Abingworth's $582 Million Co-Development Fund Will Propel Late-Stage Trials

Venture Capital Concept

London-based venture capital fund Abingworth closed on a new Clinical Co-Development Fund now at $582 million. The fund's original target, the Abingworth Clinical Co-Development Fund 2 (ACCD 2), was $350 million. 

It also recently closed on the Abingworth Bioventures 8 (ABV 8) fund at $465 million, bringing the total in new funds to over $1 billion to invest in life science companies in the U.S, UK, and Continental Europe.

ACCD 2 will invest in late-stage life science companies, as well as via its co-development portfolio companies Avillion in the UK and SFJ Pharmaceuticals in the U.S. Those two companies fund and assist in clinical trial execution, taking on the clinical and regulatory risk for pre-negotiated returns if and when the drug is approved. 

So far, Abingworth had invested in 11 co-development deals through Avillion and SFJ. Of the seven completed, six had pay-outs to the fund, and five involved approvals by the U.S. Food and Drug Administration (FDA).

Currently, they have partnerships with AstraZeneca, Apellis Pharmaceuticals, Nektar Therapeutics and PhaseBio Pharmaceuticals.

The co-development strategy was initiated in 2009, using money from its venture funds. But by 2016, they shifted to a dedicated $105 million clinical co-development fund.

“Our bespoke clinical co-development approach has succeeded as an alternative investment strategy since we pioneered the concept a decade ago, both in terms of generating returns for investors and gaining new product approvals,” said Kurt von Emster, Managing Partner of Abingworth. “Our CCD program enables biotech companies to avoid near-term equity dilution and enables resource constrained pharma companies to pursue additional clinical projects. As we expand our CCD efforts, we have augmented the team and are very pleased to welcome David Simmons and James Cornwell, whose breadth of pharma and CRO expertise will be important as we continue to execute this approach in the years ahead.”

Cornwall has joined Abingworth as a Partner. He was formerly with Nuvelution, a structured finance investment vehicle, and Quintiles, a contract research organization. Simmons, chairman and chief executive officer of PPD, has been appointed to Abingworth as Senior Advisor to focus on clinical co-development.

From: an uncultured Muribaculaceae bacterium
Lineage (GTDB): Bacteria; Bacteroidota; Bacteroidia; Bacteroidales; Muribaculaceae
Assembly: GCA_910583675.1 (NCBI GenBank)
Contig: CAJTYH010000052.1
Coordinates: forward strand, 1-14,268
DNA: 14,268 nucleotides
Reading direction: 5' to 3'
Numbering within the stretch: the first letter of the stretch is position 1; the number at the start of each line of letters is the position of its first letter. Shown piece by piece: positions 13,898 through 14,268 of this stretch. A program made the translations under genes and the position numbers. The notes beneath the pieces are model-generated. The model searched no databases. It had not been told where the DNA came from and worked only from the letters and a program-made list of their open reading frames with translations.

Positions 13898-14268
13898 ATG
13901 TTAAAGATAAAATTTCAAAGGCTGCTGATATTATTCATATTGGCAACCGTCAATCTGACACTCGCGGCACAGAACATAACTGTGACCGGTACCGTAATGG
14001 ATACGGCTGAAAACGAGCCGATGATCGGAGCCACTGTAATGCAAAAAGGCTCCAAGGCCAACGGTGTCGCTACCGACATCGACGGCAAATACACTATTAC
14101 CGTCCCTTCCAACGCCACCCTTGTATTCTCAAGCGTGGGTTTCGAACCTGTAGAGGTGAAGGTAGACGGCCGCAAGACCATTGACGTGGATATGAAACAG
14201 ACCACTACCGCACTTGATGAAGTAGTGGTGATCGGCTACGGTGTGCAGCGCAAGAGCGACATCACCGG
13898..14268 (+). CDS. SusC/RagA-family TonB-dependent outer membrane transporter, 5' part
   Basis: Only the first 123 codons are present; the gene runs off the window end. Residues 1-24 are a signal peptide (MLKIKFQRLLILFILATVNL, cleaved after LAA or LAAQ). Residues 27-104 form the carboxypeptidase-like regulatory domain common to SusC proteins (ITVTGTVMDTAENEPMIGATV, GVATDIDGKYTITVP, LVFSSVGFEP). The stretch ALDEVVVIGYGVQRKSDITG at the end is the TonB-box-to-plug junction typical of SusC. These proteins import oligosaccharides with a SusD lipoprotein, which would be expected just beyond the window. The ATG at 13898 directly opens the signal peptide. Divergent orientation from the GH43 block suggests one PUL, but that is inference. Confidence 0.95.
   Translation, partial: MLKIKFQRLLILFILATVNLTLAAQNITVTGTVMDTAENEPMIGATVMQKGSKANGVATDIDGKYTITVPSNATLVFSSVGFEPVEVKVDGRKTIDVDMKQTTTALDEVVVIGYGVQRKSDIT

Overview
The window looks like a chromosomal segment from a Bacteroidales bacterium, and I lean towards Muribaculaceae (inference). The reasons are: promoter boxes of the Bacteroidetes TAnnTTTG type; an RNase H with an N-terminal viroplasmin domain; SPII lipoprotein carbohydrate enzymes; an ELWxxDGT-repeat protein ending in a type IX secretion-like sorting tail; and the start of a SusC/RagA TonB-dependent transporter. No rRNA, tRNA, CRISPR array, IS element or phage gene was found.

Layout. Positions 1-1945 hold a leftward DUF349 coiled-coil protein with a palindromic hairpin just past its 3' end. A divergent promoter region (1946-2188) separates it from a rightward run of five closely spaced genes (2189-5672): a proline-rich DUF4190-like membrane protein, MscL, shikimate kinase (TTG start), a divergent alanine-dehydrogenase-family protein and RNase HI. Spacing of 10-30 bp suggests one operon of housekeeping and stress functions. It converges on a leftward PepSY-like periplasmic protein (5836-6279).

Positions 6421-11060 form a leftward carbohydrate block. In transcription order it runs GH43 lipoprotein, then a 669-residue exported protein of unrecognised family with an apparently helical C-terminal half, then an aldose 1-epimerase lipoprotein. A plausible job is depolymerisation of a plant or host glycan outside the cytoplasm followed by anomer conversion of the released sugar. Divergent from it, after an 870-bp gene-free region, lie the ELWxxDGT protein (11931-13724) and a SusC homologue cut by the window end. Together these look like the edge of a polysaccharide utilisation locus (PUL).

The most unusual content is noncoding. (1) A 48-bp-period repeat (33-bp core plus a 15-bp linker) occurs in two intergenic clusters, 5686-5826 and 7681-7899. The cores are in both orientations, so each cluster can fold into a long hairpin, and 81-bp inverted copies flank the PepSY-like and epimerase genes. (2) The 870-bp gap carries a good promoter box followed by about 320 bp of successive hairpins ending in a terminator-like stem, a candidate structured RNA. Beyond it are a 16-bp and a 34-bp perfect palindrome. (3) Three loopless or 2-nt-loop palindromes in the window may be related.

Tim Haines, chairman and managing partner of Abingworth, said, “We are delighted to announce this new Clinical Co-Development Fund that, combined with our $465 million Abingworth Bioventures 8 fund, brings new funds closed by Abingworth in 2021 to over $1 billion. With ABV 8 primarily targeting company creation and development stage opportunities, ACCD 2 provides a substantial, dedicated fund that invests alongside our venture funds to finance late-stage co-development opportunities with the potential to bring new medicines to patients in a reduced time frame. Our investments in this strategy, combined with our venture investments have contributed to 19 new medicines gaining FDA approval in the last 8 years.”

Since 1973, Abingworth has funded 172 life science companies, resulting in 44 mergers and acquisitions and 170 initial public offerings. Their therapeutic-focused investments fall into seed and early-stage, development stage, and clinical co-development. It has offices in London, Menlo Park, California, and Boston.

Typically, their investments range from about $100 million to $200 million, although Abingworth had previously invested as much as $250 million. Initially, when it came to clinical co-development deals, they invested primarily in pharma companies with more clinical pipeline drugs than their budgets could handle, mainly if they wanted to limit spending to protect earnings per share (EPS). With their strategy, the pharma companies they partner with only payout if the project is successful.

They still work with pharma companies but have found interest in biotech companies. “The motivation there is slightly different,” Haines says. “Clearly, most biotechs are not profitable, so the earnings per share issue is less critical. But what we’re able to do is significantly reduce the dilutive impact if they had to go out and raise the money on the public market.”

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